Dear Greg Mat family, could you help to untie the knots entangling me in this simple inequality question? sort of frustrated that I am still stuck at rudimentary question like this…

I managed to solve it up to (x - 6)(x + 5) < 0, where x < 6 and X < -5, but the answer is -5 < x < 6. Specifically for X + 5 < 0, do we need to flip the sign when we deduct -5 from both sides of the inequality? I thought that’s only applicable if we divide or multiply a negative value?

Thank you in advance.

The solution works like this: what happens to (x - 6) and (x + 5) when -5 < x < 6? There is no flipping needed as once we have gotten the (x - 6)(x + 5) < 0 point, we are asking the question “what happens to (x - 6)(x + 5) when -5 < x < 6?” You can show that it must always be negative.

Ah i see. So if I put anything > -5, the answer returns a positive value which contradicts the inequality sign of the original equation. During the exam, due to limited time, I wonder if I can heuristically assume that a quadratic will always have a +ve and -ve sign? Ie the constant we bring to the RHS which becomes negative will have to flip the inequality sign?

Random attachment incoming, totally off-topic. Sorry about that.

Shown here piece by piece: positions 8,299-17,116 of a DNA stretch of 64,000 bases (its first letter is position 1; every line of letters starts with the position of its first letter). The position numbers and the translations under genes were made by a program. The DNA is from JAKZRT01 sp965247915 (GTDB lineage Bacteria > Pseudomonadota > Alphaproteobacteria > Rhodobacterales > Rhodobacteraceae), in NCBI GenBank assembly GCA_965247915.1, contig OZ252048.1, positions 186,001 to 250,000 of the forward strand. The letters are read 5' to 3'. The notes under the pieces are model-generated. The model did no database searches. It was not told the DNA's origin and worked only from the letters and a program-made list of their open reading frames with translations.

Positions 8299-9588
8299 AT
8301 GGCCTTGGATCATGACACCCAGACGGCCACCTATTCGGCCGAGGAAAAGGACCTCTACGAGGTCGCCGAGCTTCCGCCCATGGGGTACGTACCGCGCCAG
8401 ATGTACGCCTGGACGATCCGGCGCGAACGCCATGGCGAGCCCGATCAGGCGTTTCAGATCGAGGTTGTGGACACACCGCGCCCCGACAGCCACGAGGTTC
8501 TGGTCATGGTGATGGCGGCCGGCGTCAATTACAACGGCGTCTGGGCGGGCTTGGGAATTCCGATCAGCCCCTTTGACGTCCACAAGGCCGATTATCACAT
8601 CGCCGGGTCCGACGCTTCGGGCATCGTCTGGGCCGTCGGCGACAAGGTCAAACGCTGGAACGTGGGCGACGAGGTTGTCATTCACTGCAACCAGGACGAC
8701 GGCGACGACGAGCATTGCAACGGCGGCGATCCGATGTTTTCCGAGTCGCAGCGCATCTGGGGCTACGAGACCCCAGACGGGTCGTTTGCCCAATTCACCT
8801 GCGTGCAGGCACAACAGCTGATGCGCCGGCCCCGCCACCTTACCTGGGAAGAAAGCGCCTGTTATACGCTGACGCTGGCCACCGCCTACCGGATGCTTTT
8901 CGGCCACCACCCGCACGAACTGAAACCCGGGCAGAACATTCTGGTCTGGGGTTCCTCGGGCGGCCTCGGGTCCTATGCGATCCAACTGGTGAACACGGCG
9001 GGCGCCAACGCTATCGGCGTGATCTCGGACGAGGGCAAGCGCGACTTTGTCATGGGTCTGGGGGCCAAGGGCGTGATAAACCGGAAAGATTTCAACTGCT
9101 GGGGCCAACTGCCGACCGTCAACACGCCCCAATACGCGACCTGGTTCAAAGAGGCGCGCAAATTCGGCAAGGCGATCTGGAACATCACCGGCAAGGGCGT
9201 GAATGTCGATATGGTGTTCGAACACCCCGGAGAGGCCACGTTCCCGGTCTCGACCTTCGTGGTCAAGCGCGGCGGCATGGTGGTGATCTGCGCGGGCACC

More of “x > 6” or “x < 5”

I’m not sure what you mean - give an example.

Hi thanks for making time to teach me on this.

What I meant was since it’s a quadratic, it will create two inequalities. For example, from the factoring we did, (X - 6) ( X + 5) > 0. In this scenario, if I have to minus from both sides of the inequality, I should flip the inequality. Therefore,

(X - 6) > 0

X > 6

(X + 5) > 0

X < -5

Would this work or merely a fluke? Thank you in advance.

I don’t see the inequality flipping though. And no, you don’t flip the inequality when adding/subtracting negative numbers. You do it only for multiplication/division.

Thanks. I jump headlong into solving the inequality. Seems like the best way to validate inequality is to test out the range. It only make sense when I try validating it by inputting x = -6 and x = -4. Yet to build the intuition to solve it fast.